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Fig 1. Schematics of coverslip method and nanosheet wrapping mount.

(A) In a conventional coverslip method, an objective lens can only be moved until it is in contact with the coverslip. WD, working distance of an objective lens; NFP, nominal focal plane. (B) If the coverslip is replaced by a polymer nanosheet with a thickness of around 100 nm, an extra distance of 170 μm for the movement of an objective lens is obtained, namely a deeper maximum NFP can be expected.

https://doi.org/10.1371/journal.pone.0227650.g001

The absence of a coverslip when using an inverted microscopy seems impossible as it will cause the specimen falling onto the objective lens or at least a damaging exposure to the atmosphere or immersion liquids. In previous studies, we have developed a nanosheet wrapping method to address the issues of specimen shrinkage and movement in tissue and cell imaging [7, 8]. The term nanosheet refers to a transparent polymer thin film with a thickness of around 100 nm, less than one-thousandth that of a coverslip. Inspired by the use of plastic food wraps in our daily life, nanosheets have shown their capability to wrap various biological tissues. In this paper, we propose a nanosheet wrapping-assisted coverslip-free imaging method, where the tissue specimens are observed behind a polymer nanosheet, instead of a glass coverslip (Fig 1B).

Materials and methods

Fabrication of nanosheets

Silicon substrates (100) deposited with a 200 nm thermally grown silicon oxide layer (KST World Co., Japan) were cut to a size of 35×35 mm2 and treated with a piranha solution (1:3 (v/v) mixture of hydrogen peroxide and sulfuric acid). Poly(vinyl alcohol) (PVA, polymerization degree: ~500, 86.5%–89.0% hydrolyzed, Kanto Chemical Co., Inc. Japan) was dissolved in water at 10 mg mL–1. The solution was dropped on the substrate and spin-coated at 4000 rpm for 60 s (MS-A100, Mikasa Co., Ltd. Japan). Next, a solution of CYTOP (CTX-809SP, AGC Inc., Japan) dissolved in perfluorotributylamine at a concentration of 30 mg mL–1 was dropped on the PVA-coated substrate and spin-coated at the same conditions. The prepared substrate was immersed into water and the CYTOP nanosheet was released from the silicon substrate and floated on the surface of water. All the fabrication processes were conducted at room temperature (25°C) and a normal relative humidity (35% RH). The film thickness was determined by a scalpel scratch made on the re-supported nanosheets on silicon substrates, and measured using a stylus profilometer (DektakXT, Bruker Co., MA). The optical transmittance of a re-supported CYTOP nanosheet on quartz substrate was recorded with a UV-Vis spectrophotometer (UV-2600, Shimadzu Co., Japan).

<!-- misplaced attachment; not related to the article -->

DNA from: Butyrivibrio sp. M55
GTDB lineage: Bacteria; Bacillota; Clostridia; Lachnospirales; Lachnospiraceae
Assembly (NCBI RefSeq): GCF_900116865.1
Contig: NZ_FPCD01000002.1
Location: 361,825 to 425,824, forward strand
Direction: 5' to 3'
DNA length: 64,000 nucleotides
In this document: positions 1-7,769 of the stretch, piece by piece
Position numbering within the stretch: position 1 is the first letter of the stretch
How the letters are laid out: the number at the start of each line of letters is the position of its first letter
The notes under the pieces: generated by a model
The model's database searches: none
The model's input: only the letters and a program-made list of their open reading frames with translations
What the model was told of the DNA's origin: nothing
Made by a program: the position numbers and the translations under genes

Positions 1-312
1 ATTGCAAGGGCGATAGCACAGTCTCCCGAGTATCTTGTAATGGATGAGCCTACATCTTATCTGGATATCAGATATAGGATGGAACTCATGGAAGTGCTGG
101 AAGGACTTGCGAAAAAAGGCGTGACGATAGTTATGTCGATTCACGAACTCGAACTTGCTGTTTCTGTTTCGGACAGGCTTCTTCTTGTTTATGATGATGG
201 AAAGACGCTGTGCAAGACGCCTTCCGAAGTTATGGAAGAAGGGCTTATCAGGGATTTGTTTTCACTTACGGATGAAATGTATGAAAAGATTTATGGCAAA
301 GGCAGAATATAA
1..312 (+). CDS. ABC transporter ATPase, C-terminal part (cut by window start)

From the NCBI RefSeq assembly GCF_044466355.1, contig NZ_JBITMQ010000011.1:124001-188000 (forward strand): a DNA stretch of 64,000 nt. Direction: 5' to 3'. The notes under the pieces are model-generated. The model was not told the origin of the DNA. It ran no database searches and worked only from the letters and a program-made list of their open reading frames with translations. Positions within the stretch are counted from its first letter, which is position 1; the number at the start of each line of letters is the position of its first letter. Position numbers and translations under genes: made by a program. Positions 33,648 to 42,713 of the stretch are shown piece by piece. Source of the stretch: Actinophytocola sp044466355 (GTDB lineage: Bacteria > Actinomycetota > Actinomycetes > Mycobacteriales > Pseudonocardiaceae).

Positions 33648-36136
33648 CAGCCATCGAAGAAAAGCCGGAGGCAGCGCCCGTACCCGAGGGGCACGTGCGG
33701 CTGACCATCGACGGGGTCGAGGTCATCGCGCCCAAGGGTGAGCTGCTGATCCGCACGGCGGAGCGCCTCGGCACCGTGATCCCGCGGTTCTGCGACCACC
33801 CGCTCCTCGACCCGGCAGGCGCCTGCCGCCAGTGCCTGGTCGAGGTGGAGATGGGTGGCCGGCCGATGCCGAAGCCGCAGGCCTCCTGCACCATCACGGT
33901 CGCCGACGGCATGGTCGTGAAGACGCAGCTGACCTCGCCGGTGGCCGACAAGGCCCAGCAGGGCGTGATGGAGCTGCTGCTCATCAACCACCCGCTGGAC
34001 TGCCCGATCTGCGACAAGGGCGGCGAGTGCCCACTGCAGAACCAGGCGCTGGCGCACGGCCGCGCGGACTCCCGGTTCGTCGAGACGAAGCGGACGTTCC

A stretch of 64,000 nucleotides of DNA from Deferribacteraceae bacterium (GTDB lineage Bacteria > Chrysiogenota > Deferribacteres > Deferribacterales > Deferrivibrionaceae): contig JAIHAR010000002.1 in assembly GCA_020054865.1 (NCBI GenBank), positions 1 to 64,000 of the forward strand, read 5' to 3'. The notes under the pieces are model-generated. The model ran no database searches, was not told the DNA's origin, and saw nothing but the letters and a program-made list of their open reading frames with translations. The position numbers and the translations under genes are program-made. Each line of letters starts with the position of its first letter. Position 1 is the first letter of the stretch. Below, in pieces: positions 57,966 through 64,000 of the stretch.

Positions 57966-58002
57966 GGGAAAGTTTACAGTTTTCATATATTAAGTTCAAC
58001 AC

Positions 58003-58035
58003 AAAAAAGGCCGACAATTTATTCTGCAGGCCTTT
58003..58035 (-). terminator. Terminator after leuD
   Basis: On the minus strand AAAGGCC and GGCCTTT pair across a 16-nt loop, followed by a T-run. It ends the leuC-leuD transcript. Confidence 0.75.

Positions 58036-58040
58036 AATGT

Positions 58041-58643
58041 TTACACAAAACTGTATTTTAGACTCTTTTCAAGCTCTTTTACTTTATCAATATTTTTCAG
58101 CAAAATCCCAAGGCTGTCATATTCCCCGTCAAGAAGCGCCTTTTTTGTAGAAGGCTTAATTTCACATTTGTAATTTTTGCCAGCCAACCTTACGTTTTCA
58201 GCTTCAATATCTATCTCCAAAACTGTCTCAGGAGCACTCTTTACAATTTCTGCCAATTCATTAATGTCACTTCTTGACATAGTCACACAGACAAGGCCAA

Mechanical tests on nanosheet wrapping

With the help of a homebuilt wire loop (diameter: ~28 mm), CYTOP nanosheets can be lifted out of water and supported in the air. The specimen was gently placed in the center of a coverslip with a diameter of 25 mm (0.13–0.16 mm thickness, AS ONE Co., Japan), and then wrapped with a nanosheet. To test the bearing capacity of a nanosheet, a round magnetic tape (diameter: 10 mm, thickness: 0.5 mm, KOKUYO Co., Ltd. Japan) was used as a model tissue and wrapped with a CYTOP nanosheet. A permanent magnet cylinder (diameter: 10 mm, thickness: 10 mm, remanence magnetic flux density: 480 mT) was approached from a distance of 10 mm with a speed of 2.0 mm min–1 until the nanosheet ruptured. This process was performed on a horizontal universal testing machine and the force was recorded by a digital force gauge (FSA-0.5HK2 and ZTA-2N, IMADA Co., Ltd. Japan). The photos of the nanosheet wrapping process, the nanosheet wrapped agarose gel and brain slice were taken using a digital camera G7 X Mark II (Canon Inc., Japan). The photos of the mechanical test were captured using a portable microscopy (3R-MSUSB401, 3R SOLUTION Co., Japan).

Contact angle measurements on nanosheets

A CYTOP nanosheet was prepared on a silicon substrate using spin-coating as described above. Polydimethylsiloxane (PDMS) was chosen as a comparison polymer to prepare the nanosheet. Specifically, silicone elastomer Sylgard 184 (Dow Chemical Co., MI) with a mixing ratio between base and curing agent of 10:1 (w/w) was dissolved in hexane at 12 vol%. The solution was dropped on the silicon substrate and spin-coated at 4000 rpm for 60 s, and then cured at 80°C for 2 h. The static contact angle was obtained on a contact angle meter (DMe-201, Kyowa Interface Science Co., Ltd. Japan) at room temperature (25°C) and a normal relative humidity (35% RH). The testing liquids included water, mineral oil (SMR-100, ULVAC Inc., Japan), and immersion oil Type NF (RI: 1.515 at 23°C, Nikon Instruments Inc., Japan). To demonstrate the chemical resistance ability of a nanosheet, the contact angle was measured after being in contact with immersion oil for 1 h as well. It should be noted that the immersion oil Type NF is composed of 55–65% diphenyl ether, 25–35% polybutene, and 5–15% mineral oil, as given by the datasheet from Nikon Instruments Inc.

Water retention effect of nanosheet wrapping

Blue dextran (Mw: 2000 kDa, Sigma-Aldrich Co. LLC, MO) containing sodium alginate (Kanto Chemical Co., Inc.) aqueous solution at 20 mg mL–1 was poured into calcium chloride solution at 2 wt% with a ratio of 1:2 (v/v). An alginate hydrogel was formed after stirring overnight. Hydrogels to be wrapped were punched into a cylindrical shape with a diameter of 10 mm and thickness of ~5 mm. The original weight and weight of wrapped samples at 1 h time intervals over 24 h were measured as W0 and Wt, respectively. Then, the sample was completely dried in an 80°C oven and weight as Wd. The water retention ratio was thus obtained by (WtWd)/(W0Wd)×100%. The test was conducted in a constant temperature and humidity room at 24°C and 40% RH.